The common certifications you can get for this role are:

  • Certified Welder (CW)
  • Certified Robotic Arc Welding (CRAW)
  • Certified Welding Engineer (CWE)
  • Certified Welding Fabricator (CWF)
  • Certified Welding Supervisor (CWS)
  • Certified Welding Inspector (CWI)
  • Certified Resistance Welding Technician (CRWT)
  • Certified Welding Educator (CWE)
  • Certified Radiographic Interpreter (CRI)
  • Structural Welding Special Inspector (SWSI)

Apart from the educational qualifications, you need to have some stamina and physical dexterity to handle the metals and the welding equipment. You must remain focused under pressure, as the job is often carried out in tough conditions.

skills and competencies

MIG welding is an interesting job and requires one to keep upping their game. You need to specialize over time and hone your current skills. You can get far ahead by having:

  • technical proficiency: MIG welding requires a thorough understanding of welding techniques and equipment. A welder must know welding positions, electrode angles, wire feeding, and shielding gas usage.
  • attention to detail: MIG welding requires precision and accuracy, and welders must have excellent hand-eye coordination to create clean, even welds. Even small mistakes can compromise the integrity of the weld, so attention to detail is critical.
  • physical stamina: Welding can be physically demanding, requiring standing for long periods, carrying heavy equipment, and working in awkward positions. MIG welders must have the physical endurance to handle these demands.
  • problem-solving: MIG welding requires a lot of problem-solving skills. Welders must be able to identify issues with the weld, such as gaps, cracks, or burn-throughs, and troubleshoot solutions to fix the problem.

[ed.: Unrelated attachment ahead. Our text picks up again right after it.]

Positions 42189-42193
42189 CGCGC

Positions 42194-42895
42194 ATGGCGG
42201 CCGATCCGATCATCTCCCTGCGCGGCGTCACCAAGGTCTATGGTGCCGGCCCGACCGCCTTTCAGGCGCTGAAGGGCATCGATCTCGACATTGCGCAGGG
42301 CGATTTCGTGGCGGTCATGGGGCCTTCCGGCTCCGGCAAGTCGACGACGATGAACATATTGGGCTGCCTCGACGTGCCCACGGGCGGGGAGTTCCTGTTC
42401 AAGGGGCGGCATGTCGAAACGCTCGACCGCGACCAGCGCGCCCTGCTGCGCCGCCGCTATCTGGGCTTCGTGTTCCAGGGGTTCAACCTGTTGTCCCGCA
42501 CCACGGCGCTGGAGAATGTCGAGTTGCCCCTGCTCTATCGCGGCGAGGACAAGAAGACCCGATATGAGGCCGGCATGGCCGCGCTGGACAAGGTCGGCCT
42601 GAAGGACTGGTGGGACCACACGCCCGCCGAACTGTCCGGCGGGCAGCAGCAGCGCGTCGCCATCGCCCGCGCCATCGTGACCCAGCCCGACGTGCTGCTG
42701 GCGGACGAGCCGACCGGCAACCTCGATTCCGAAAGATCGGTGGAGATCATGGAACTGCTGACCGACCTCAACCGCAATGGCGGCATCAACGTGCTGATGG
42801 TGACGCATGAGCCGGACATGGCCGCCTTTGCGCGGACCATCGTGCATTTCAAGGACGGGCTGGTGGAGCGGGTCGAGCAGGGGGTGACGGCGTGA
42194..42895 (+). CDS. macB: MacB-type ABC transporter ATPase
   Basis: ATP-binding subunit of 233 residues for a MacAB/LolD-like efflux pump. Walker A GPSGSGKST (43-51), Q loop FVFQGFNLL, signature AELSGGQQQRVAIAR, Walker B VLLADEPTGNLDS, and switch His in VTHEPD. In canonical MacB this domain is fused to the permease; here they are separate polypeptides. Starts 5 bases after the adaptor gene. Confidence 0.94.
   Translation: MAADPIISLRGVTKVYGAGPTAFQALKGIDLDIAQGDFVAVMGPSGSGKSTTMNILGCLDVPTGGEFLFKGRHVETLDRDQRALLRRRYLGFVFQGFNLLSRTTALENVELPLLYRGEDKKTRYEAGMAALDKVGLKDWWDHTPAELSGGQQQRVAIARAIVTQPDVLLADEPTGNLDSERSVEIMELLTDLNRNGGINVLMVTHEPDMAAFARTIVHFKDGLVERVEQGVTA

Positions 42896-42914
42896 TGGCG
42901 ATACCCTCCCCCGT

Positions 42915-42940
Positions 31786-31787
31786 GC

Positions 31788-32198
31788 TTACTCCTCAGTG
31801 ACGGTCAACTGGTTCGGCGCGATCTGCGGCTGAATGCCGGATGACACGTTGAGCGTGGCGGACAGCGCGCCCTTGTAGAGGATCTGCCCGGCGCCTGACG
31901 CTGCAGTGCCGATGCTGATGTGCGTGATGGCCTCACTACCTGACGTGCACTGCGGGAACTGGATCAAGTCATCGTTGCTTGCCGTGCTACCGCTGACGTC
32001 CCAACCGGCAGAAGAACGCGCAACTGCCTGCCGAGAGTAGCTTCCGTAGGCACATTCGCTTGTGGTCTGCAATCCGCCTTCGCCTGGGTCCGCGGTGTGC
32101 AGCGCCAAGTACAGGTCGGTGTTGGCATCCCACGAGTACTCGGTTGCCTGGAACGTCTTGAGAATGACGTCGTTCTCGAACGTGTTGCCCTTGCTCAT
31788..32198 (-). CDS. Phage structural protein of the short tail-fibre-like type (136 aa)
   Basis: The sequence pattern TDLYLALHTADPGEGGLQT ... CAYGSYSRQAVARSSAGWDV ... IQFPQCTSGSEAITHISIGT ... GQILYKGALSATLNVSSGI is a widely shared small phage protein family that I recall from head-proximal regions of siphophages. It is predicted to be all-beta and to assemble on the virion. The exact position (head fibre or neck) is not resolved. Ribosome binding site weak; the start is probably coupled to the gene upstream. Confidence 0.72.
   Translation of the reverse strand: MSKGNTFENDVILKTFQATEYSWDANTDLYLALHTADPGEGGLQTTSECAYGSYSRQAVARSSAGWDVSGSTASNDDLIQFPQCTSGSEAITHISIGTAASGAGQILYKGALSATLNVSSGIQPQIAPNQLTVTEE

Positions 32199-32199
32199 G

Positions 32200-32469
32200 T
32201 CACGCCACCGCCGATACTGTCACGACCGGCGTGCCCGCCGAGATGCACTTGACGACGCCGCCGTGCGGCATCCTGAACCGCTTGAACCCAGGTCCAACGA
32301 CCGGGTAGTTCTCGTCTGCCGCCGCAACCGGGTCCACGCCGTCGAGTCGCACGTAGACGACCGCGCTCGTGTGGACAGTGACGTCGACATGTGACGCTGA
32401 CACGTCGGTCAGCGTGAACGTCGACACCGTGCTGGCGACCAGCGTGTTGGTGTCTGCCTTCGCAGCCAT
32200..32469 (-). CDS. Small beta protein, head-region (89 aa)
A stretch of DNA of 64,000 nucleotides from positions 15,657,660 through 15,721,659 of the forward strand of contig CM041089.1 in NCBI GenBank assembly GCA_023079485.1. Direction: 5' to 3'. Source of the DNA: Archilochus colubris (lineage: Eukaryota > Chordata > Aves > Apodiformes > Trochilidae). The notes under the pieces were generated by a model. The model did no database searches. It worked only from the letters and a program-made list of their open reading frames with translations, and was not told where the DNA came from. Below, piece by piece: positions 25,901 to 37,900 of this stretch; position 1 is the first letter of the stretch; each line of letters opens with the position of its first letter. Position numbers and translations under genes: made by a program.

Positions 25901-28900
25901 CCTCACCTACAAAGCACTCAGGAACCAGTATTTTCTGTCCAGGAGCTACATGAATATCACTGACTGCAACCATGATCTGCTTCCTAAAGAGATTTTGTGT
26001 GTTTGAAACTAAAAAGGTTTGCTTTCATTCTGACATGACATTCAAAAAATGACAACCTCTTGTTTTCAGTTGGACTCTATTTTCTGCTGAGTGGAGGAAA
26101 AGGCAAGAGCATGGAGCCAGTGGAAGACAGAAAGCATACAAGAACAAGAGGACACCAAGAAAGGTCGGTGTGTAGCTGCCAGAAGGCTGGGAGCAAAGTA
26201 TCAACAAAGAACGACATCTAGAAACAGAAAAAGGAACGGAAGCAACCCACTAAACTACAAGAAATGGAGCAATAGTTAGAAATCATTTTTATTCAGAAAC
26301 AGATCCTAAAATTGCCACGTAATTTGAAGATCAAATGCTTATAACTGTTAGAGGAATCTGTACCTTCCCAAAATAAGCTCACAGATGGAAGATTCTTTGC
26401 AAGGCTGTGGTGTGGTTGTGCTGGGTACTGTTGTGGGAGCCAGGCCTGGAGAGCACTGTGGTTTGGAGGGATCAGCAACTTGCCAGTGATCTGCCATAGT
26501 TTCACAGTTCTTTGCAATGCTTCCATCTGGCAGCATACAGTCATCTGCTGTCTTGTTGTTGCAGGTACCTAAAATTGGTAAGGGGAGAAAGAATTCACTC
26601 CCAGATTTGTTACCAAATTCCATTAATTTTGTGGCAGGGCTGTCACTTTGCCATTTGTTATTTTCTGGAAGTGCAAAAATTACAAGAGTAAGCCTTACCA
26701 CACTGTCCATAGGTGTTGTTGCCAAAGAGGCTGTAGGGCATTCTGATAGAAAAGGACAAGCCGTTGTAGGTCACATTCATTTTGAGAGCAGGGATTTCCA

• communication skills: MIG welders often work in teams, so communication skills are essential. Welders must communicate effectively with coworkers and supervisors to ensure the project is completed correctly.
  • safety awareness: MIG welding poses significant safety hazards, including exposure to UV light, heat, and metal fumes. Welders must understand safety protocols and equipment, including protective gear and fire safety measures.
  • continuous learning: Technology and welding techniques constantly evolve, so MIG welders must be committed to continuous learning and professional development to stay up-to-date with industry standards and best practices.

At the end of the day, MIG welding is a bit more difficult than you think, as it may require your total concentration, attention to detail, and safety precautions. Having the skills above guarantees faster career progression.

blue -collar worker in a production setting
blue -collar worker in a production setting

FAQs about working as a MIG welder

Here, you will find answers to the most frequently asked questions about MIG welders